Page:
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Concluding remarks

The lack of transparency of public sector information throughout Europe forms a substantial barrier for citizens and business alike that want to exercise the rights granted by the EC Treaty and benefit of the advantages of the internal market.

At the same time the European information industry is faced with a plethora of different laws and practices which the Commission believes may be preventing them from fully exploiting Europe’s information potential.

Subject to the responses to this Green Paper and, in particular, comments on the regulatory or other barriers and obstacles which may hinder the possibilities for access and exploitation of public sector information, consideration can be given to what, if any, response may be required at European level.

Such response could for example address:

  • Legislation (e.g. need for recommendations, guidelines or binding measures).
  • Information exchange throughout Europe, allowing public bodies to learn from each others experiences.
  • Awareness raising at all levels (citizens, business and administrations) concerning the existing information sources.
  • Demonstration and pilot projects allowing the spread of technologies supporting new information services and experiments with new models of public/private partnerships.
  • Education and Training initiatives enhancing the information management capacities of administrations and individuals.

Comments are invited on these possible fields for action or concerning any other type of measures felt to be appropriate.

Question 10 :
Which actions should be given priority attention at European level?

List of Questions

The following list recapitulates the questions raised in Chapter III.

  1. Which definition of public sector is the most appropriate in your view?

    What categories of public sector information should be used in the debate?

  2. Do different conditions for access to public sector information in the Member States create barriers at European level?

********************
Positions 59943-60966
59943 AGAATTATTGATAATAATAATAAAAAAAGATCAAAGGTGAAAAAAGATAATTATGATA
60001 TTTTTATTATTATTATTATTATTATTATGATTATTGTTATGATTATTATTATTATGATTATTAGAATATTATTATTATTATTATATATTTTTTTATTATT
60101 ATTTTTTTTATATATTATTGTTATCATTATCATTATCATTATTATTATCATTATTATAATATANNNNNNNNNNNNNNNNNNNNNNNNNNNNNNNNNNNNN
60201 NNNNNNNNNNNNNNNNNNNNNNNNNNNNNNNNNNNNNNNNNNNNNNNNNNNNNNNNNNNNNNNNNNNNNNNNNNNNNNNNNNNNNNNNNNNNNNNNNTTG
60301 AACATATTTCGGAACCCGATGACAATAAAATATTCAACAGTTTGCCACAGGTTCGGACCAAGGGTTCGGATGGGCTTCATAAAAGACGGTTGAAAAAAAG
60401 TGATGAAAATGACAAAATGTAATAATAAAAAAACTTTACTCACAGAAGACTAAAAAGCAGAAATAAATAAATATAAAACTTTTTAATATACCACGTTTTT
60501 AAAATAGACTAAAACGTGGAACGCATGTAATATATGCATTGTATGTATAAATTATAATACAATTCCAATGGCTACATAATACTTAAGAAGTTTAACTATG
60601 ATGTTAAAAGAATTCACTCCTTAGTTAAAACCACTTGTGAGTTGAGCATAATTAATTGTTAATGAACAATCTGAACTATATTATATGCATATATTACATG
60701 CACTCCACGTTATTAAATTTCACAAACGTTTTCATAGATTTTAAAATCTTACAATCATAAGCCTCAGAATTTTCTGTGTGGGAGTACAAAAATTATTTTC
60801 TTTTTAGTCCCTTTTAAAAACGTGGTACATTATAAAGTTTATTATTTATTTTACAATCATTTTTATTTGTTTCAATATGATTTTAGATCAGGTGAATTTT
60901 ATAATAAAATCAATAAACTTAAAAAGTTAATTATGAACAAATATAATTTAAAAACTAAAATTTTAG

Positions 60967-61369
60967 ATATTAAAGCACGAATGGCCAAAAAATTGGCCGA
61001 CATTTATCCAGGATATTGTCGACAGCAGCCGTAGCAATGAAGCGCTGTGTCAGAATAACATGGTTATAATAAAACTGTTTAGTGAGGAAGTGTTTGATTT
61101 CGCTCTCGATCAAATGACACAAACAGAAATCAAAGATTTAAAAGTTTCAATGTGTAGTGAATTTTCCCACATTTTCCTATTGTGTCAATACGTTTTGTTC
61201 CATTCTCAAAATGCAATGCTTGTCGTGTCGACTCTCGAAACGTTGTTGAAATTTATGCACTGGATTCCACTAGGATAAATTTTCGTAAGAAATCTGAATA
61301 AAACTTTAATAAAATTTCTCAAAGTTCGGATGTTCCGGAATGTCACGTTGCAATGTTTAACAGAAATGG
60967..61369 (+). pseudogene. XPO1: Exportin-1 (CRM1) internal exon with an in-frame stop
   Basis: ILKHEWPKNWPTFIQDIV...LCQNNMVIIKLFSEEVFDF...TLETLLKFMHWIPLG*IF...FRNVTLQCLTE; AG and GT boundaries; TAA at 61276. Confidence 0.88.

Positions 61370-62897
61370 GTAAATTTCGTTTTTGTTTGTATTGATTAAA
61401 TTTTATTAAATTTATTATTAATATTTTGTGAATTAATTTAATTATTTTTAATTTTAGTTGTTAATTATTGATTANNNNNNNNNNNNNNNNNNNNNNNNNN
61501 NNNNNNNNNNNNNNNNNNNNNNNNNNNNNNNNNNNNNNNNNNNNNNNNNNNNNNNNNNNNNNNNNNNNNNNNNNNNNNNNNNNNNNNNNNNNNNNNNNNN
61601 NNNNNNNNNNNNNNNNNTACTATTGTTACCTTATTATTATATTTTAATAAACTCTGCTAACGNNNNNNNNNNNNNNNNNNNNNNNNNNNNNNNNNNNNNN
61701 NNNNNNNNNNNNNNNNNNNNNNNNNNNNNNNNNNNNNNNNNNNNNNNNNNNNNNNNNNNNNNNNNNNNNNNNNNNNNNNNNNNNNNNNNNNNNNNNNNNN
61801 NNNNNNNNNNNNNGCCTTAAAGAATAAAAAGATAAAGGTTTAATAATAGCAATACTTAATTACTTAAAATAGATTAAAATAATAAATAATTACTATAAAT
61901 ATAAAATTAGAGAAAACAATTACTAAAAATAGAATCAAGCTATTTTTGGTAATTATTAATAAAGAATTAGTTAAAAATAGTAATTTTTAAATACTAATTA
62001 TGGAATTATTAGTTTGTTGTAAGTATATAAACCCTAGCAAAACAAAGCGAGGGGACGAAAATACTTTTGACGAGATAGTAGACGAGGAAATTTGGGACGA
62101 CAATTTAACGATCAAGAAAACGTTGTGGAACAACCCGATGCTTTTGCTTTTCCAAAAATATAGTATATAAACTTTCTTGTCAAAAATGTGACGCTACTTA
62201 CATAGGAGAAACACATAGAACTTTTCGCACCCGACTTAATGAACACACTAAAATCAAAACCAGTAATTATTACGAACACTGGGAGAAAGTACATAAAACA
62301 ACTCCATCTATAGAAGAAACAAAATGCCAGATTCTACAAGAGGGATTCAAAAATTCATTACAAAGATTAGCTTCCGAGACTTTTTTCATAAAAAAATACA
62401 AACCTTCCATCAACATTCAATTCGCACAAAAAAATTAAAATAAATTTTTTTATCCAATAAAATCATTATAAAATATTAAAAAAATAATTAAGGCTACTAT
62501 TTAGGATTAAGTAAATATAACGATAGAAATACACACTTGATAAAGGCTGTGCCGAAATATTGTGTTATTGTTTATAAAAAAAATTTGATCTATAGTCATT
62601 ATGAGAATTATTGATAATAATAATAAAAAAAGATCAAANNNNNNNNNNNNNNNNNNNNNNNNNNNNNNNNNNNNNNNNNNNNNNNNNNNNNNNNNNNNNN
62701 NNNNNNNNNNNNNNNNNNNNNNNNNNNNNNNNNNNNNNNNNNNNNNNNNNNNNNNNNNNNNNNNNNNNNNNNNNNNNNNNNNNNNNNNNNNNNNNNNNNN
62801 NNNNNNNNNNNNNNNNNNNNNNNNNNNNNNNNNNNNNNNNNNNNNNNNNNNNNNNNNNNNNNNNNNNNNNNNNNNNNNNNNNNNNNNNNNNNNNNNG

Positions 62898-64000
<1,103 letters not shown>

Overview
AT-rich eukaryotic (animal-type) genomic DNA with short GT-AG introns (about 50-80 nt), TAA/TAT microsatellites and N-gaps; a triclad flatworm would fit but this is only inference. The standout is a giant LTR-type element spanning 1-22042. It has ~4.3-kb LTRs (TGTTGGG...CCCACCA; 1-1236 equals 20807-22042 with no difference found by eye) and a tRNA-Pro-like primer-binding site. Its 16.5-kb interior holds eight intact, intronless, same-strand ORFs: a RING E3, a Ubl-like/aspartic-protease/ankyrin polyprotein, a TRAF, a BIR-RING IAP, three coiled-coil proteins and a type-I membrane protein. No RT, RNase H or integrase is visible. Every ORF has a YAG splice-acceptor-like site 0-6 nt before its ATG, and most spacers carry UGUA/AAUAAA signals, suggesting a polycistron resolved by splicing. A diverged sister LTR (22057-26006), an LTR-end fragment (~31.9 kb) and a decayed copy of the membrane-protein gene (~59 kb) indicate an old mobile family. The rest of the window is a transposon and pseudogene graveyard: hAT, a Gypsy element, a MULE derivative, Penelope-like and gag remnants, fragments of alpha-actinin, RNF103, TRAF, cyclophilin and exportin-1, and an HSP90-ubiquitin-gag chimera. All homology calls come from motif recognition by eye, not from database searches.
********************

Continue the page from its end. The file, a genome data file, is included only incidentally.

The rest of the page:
If so, what elements are concerned: requirement of an interest, exemptions, time, format, quantity?

    What solutions can be envisaged?

  3. Could the establishment of European meta-data (information on the information that is available) help the European citizens and businesses in finding their way in the public sector information throughout Europe?

    If so, how could this best be realised?

    What categories of content should directories of public sector information resources contain?

  4. What bearing do different pricing policies have on the access to and exploitation of public information?

    Does this create differences in opportunities for citizens and businesses at European level?

  5. To what extent and under what conditions, could activities of public sector bodies on the information market create unfair competition at European level?

  6. Do different copyright regimes within Europe represent barriers for exploitation of public sector information?

  7. Do privacy considerations deserve specific attention in relation to the exploitation of public sector information?

    In what way could commercial interests justify access to publicly held personal data?

  8. To what extent may the different Member States’ liability regimes represent an obstacle to access or exploitation of public sector information?

  9. To what extent are the policies pursued by the EU institutions in the field of access and dissemination of information adequate?

    In what way can they further be improved?

  10. Which actions should be given priority attention at European level?
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